We got up reasonably early that morning to head down to the Canaveral Shore National Seacoast, determined to get as close to the launch site as possible. That turned out to be somewhere between two and three miles on a fairly crowded beach. Not close enough to seen Atlantis on the ground, but plenty close to see ignition, liftoff, and to track the shuttle vehicle as it headed out to sea on an almost due westerly heading. The only question that morning was whether the launch would take place at all. It had originally been scheduled to go the day before, but something - weather or a technical glitch - called for the launch to be scrubbed. The problem the next day was the weather itself, which was windy, cloudy and overcast...just inside the ceiling and visibility minimums that NASA demands. And if it couldn't go this day, it would then be some weeks before the involved astronomical window would open again.
I set up a tripod holding a Nikon body and a 600mm lens with a 1.4 tele-converter. Leo had his compact shortwave, AM/FM radio tuned to Mission Control and was reporting to us - and a group of listening others - on the countdown. It soon became apparent that this launch crew were more than a little determined to fly that day. There was a hold at nine minutes for the weather parameters to be specifically assured. Finally, they were verified as not that great, but "an acceptable risk." The countdown was resumed at nine minutes and ran smoothly until halted at thirty-one seconds, announced as due to a "failure." The failure was that the computer would not confirm that the service arm, which swings away from the ship just prior to launch, had been fully retracted, though anyone watching could see that it had. That was confirmed by "camera 64" and the launch commander announced "Press on." Yeah, these guys were going to get it done and get it done today.
And they did. It was estimated that over two million people watched Atlantis depart the earth's atmosphere that day. Arial photos showed I-95 as a parking lot with cars stopped in all six lanes, as well as parked catch-as-catch-can on the shoulders and filling the medians. Because of low-lying cloud scud, the shuttle disappeared from view almost immediately after being launched, but then topped out of the overcast, heading straight out to sea. It remained visible for a long, long time and finally after having disappeared, let us know she had left the surly bonds of earth with the expected sonic boom. It was truly an experience of a lifetime shared with three of the four humans I love the most.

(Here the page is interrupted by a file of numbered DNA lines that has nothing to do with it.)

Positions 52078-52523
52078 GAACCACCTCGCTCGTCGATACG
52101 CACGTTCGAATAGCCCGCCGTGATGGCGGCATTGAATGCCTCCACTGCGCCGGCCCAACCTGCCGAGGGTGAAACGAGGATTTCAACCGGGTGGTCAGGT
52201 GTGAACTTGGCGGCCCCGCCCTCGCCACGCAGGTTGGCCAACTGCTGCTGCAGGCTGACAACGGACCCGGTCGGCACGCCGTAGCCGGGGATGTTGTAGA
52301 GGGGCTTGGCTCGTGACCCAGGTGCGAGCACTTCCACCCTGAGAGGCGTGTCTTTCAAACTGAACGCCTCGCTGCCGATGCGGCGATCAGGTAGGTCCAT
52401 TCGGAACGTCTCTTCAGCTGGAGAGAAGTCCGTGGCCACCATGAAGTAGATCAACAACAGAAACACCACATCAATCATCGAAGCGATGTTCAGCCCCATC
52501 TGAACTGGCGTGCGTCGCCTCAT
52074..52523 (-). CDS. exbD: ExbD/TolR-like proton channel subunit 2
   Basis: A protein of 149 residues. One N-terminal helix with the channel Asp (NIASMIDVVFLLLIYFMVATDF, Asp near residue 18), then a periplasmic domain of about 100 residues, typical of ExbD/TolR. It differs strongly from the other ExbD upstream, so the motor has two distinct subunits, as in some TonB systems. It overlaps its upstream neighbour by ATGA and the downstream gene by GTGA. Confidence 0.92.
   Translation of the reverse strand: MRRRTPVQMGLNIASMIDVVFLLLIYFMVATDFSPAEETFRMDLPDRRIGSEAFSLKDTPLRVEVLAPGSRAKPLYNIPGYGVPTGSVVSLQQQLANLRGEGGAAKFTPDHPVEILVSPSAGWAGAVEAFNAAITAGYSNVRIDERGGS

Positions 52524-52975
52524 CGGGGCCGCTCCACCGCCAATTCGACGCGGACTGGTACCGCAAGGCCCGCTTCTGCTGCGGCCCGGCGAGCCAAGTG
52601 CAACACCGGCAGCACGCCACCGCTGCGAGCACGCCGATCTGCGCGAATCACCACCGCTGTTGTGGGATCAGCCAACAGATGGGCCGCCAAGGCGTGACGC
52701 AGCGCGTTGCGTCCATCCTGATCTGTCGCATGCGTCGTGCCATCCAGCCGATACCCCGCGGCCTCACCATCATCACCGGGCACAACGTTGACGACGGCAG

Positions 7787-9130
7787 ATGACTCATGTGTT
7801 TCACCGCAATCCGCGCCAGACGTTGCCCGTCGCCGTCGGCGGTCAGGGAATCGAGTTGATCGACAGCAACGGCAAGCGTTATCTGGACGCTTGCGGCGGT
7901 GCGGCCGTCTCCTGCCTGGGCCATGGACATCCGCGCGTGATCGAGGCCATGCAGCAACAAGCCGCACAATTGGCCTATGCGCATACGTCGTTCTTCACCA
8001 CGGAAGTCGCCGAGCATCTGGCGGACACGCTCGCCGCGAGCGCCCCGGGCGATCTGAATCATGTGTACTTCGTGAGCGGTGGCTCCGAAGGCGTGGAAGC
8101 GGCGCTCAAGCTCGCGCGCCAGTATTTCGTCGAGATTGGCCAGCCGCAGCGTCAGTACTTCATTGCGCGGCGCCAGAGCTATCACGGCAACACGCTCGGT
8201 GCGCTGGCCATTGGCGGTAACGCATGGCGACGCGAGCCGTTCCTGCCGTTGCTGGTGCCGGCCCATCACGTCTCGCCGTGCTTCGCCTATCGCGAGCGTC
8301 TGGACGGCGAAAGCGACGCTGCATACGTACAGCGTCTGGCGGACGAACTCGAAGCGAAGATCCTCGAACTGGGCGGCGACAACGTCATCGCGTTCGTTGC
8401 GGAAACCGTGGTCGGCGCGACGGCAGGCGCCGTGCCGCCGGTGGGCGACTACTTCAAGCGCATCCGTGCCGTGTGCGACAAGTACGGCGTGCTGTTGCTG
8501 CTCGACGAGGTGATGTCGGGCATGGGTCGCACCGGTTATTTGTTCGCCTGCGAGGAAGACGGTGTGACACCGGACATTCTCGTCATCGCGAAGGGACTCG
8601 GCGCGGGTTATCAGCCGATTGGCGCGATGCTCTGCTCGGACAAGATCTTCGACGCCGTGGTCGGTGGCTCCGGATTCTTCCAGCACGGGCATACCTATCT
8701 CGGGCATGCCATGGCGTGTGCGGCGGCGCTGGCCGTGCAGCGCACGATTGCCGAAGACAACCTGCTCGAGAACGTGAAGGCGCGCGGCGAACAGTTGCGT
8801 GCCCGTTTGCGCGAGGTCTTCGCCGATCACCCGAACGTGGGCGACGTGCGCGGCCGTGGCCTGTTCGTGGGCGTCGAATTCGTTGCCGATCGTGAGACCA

Because traffic was a crawl all up and down that section of the coast that day, we stopped for pancakes, to let it clear out a bit and talk over the experience. Something that you just knew without asking, would never be forgotten in any detail.
I'm never confused that Americans live in the greatest nation on earth, although I've never been much of a flag waiver...something I got from my Dad who believed that an excess of nationalism can lead to war, and has. That said, the final launch of Atlantis that day touched me very deeply, and just reading about it can cause me to have to rub something that somehow gets in my eye.
And Atlantis was special. As noted earlier, she made thirty-three trips into space with never a hitch. She held the record for the shortest time between missions, once having been turned around and sent back into space in a period of forty-five days. She was supposed to have been relegated to a "parts hulk" several years before her actual retirement, but with the loss of two of the other craft in the program, her life was extended until we completely stopped going into space. In a way they saved the best for last. And at the end of Atlantis' useful life and the shuttle program itself, she came home. Though earlier slated to wind up as a static display at a park or airport somewhere, in actuality, Atlantis has been put on permanent display at the NASA museum at Cape Canaveral.
One day - maybe on my trip to see the Kids this spring, I need to make a run down there to see her up close and personal. I'll have to remember to take along some Kleenex.
Keywords: atlantis, cape canaveral, nasa, nikon, orbiter vehicle designation, ov-104, photography, telephoto